DR. SEUSS AND UNITARIAN UNIVERSALISTS
Please share this Introduction with anyone who is facilitating a session. Thank you.
Welcome to the vision and revision of session plans to accompany stories by Dr. Seuss (Theodore Geisel). Some of these session plans were written around 1991 when I was the Director of Religious Education in Augusta, Maine. These have been revised, and sessions for other stories have been added. Inspiration came from some older curricula, and other curricula have been developed since, including some build on these session plans. These sessions are also on my web site at www.hzmre.com. Speaking of the web, find out how congregations have used Dr. Seuss material by doing a search, such as through www.Google.com and ask for "Dr. Seuss and Unitarian Universalists." This brings up the question:
Why use the stories of Dr. Seuss in Unitarian Universalist congregations?
These stories are fun and engaging. But even more important, they are based on life situations and experiences and give us a way to reflect, to talk about things that are part of our lives.
Stories have been used in Unitarian Universalist religious education material for generations. The stories of Dr. Seuss are wonderful resources. A key to using the stories is to have a dialog. This means that each participant is able to express thoughts about the story or the reflection questions, and there is no need to come to a common view or to convince anyone that a particular view is correct. In a dialog, each participant contributes, listens to others, and hears new perspectives. Details of the story do not matter: how the participant relates to the story does.
Some stories may raise uncomfortable situations. For example, my daughter, now in her 30's, still remembers the fear of getting lost that she felt in I Had Trouble Getting to Solla Sollew. I personally react to 500 Hats of Bartholomew Cubbins because of the idea of being chased, although my son heard that story as a great adventure to see if another hat would appear. The pictures and the rhythm of the words of the stories may mask the deeper meanings.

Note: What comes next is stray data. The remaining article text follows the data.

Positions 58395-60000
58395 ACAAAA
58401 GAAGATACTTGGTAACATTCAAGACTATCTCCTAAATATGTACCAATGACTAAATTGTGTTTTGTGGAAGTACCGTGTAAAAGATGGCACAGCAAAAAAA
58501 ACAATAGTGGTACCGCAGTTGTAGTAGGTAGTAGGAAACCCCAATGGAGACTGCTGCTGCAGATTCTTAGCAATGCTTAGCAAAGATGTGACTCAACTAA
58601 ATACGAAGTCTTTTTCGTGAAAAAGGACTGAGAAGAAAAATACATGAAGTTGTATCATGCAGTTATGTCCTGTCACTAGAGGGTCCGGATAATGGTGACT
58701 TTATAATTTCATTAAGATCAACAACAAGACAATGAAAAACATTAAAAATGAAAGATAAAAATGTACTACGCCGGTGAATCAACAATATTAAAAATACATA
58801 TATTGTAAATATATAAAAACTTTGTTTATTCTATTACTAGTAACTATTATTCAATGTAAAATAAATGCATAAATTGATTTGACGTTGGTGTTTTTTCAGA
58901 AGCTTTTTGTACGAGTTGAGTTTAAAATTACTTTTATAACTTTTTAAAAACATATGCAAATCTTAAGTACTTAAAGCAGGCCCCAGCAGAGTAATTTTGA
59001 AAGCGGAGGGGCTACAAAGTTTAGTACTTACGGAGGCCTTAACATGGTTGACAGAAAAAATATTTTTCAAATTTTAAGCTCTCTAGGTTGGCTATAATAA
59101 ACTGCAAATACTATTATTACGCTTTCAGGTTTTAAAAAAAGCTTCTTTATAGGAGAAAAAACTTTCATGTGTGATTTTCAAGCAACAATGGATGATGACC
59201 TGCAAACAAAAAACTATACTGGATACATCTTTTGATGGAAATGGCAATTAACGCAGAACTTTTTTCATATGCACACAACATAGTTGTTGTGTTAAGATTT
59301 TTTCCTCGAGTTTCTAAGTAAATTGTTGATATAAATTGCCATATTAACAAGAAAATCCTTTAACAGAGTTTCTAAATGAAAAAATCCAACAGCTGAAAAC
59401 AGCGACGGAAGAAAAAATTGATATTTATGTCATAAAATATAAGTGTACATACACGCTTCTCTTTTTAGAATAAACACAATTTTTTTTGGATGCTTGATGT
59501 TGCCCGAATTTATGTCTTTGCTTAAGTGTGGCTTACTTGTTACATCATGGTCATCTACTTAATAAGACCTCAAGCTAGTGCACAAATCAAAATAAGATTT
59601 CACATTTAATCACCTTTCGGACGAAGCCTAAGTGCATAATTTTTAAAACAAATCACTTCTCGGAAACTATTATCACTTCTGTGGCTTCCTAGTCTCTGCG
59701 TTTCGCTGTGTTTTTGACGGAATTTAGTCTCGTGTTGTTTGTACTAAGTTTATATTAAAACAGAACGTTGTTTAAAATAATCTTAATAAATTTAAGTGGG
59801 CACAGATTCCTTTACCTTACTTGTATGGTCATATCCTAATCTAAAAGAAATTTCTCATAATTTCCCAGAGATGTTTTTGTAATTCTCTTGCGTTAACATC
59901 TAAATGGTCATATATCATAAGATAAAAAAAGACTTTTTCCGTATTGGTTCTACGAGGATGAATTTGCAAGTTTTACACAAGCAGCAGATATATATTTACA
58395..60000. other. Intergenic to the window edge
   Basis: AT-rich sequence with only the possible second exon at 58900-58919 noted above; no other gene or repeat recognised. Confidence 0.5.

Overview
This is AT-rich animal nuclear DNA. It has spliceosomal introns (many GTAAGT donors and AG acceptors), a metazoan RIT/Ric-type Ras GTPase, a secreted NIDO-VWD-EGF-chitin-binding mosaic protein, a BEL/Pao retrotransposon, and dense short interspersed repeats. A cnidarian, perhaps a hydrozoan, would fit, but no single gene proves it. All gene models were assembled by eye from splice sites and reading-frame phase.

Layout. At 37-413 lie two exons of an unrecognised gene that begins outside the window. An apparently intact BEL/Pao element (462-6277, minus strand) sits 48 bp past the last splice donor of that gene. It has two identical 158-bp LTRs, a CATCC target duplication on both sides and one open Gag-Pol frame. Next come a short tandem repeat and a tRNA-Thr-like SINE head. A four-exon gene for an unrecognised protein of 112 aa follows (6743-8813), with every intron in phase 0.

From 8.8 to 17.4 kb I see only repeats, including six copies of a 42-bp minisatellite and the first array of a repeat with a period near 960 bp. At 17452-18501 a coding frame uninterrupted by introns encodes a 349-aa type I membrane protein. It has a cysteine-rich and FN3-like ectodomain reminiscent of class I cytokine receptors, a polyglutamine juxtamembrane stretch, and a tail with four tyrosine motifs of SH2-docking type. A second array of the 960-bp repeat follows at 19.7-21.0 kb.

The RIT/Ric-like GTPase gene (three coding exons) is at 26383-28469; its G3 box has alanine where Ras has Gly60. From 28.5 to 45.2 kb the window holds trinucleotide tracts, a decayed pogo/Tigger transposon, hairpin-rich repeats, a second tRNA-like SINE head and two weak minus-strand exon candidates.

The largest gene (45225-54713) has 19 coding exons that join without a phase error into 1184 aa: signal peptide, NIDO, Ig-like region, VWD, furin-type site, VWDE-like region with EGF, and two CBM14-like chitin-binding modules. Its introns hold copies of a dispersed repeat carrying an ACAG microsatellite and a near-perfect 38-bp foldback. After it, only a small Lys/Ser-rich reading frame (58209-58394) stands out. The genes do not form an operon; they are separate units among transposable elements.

Therefore, an important focus of this dialog is to have the group listen to each of the participants if and as they tell stories of being in uncomfortable situations, without giving advice or "you could have" or "you should have." However, the group can also raise some concrete suggestions about what can be done if the situation arises again. The stories may deal with a range of situations from teasing to severe abuse, from adventure to fear. If there is need to process any of the situations beyond the group setting, like a participant appearing to be in danger, let him/her know that you would like to talk with him/her further, and then follow your congregation's procedure, if there is one in place. If there is no procedure, talk with the Director of Religious Education and minister and parents, as needed.
The story summaries, but NOT the stories themselves, are included in the curriculum. The books can be obtained from libraries, book stores (actual and on-line), yard sales and flea markets. Hopefully, the Overview Chart will provide information to assist in deciding when to use the various stories. There is no specific order or recommendation. Some guidelines might include:
A story is of interest or a 'favorite' of the adult who is facilitating the session -- even inviting people to select the story(ies) that they would like to share with the group.
There may be a desire to group stories by themes, or to spread themes throughout the year.
Some stories will be more available than others.
The length of a story may influence where a story can be used: a 10 minute story is a bit long for "Time With Children" in a Sunday service!
Dr. Seuss's A B C might gives an opportunity for introductions of the to each other participants (using the alphabet as initials) and to the church environment (the alphabet around the church or site). Too Many Daves is also an opportunity to make nametags.
Please note the selection of terms, which are part of the movement toward more Relational Religious Education.
"Session" rather than "lesson," with a focus on the time spent together;
"Participant" rather than "child," as the adults in the group are also part of the experience;
"Facilitator" of "leader" rather than "teacher," as much of the teaching and learning comes from the group itself;
"Group" rather than "class," as the participants may be various configurations of ages..
SESSION PLAN FORMAT
Setting the Stage: Introductory information includes:
Opening: There is no standard opening for the sessions, but a commonly used one is: